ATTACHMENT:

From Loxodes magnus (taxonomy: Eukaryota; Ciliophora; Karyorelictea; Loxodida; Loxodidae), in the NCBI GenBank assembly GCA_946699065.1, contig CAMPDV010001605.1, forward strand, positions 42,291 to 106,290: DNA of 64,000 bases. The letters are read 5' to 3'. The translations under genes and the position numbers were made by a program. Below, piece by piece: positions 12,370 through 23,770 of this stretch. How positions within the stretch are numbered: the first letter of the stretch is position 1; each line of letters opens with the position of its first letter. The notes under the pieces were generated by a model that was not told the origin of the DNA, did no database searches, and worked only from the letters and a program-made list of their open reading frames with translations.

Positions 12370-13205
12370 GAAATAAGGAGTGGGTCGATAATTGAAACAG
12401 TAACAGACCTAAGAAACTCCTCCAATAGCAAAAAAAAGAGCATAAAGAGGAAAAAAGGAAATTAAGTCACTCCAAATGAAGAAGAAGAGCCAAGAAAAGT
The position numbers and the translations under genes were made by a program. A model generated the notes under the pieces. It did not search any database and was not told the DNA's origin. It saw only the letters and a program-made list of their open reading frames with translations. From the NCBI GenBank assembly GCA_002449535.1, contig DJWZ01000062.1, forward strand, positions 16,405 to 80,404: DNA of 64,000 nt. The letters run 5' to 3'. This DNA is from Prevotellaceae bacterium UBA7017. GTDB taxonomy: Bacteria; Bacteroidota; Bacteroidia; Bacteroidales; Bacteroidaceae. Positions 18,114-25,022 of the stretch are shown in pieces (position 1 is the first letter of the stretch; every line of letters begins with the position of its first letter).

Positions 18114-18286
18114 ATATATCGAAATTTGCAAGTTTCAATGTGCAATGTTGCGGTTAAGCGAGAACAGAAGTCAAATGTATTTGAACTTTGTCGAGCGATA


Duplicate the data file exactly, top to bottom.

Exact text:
From Loxodes magnus (taxonomy: Eukaryota; Ciliophora; Karyorelictea; Loxodida; Loxodidae), in the NCBI GenBank assembly GCA_946699065.1, contig CAMPDV010001605.1, forward strand, positions 42,291 to 106,290: DNA of 64,000 bases. The letters are read 5' to 3'. The translations under genes and the position numbers were made by a program. Below, piece by piece: positions 12,370 through 23,770 of this stretch. How positions within the stretch are numbered: the first letter of the stretch is position 1; each line of letters opens with the position of its first letter. The notes under the pieces were generated by a model that was not told the origin of the DNA, did no database searches, and worked only from the letters and a program-made list of their open reading frames with translations.

Positions 12370-13205
12370 GAAATAAGGAGTGGGTCGATAATTGAAACAG
12401 TAACAGACCTAAGAAACTCCTCCAATAGCAAAAAAAAGAGCATAAAGAGGAAAAAAGGAAATTAAGTCACTCCAAATGAAGAAGAAGAGCCAAGAAAAGT
The position numbers and the translations under genes were made by a program. A model generated the notes under the pieces. It did not search any database and was not told the DNA's origin. It saw only the letters and a program-made list of their open reading frames with translations. From the NCBI GenBank assembly GCA_002449535.1, contig DJWZ01000062.1, forward strand, positions 16,405 to 80,404: DNA of 64,000 nt. The letters run 5' to 3'. This DNA is from Prevotellaceae bacterium UBA7017. GTDB taxonomy: Bacteria; Bacteroidota; Bacteroidia; Bacteroidales; Bacteroidaceae. Positions 18,114-25,022 of the stretch are shown in pieces (position 1 is the first letter of the stretch; every line of letters begins with the position of its first letter).

Positions 18114-18286
18114 ATATATCGAAATTTGCAAGTTTCAATGTGCAATGTTGCGGTTAAGCGAGAACAGAAGTCAAATGTATTTGAACTTTGTCGAGCGATA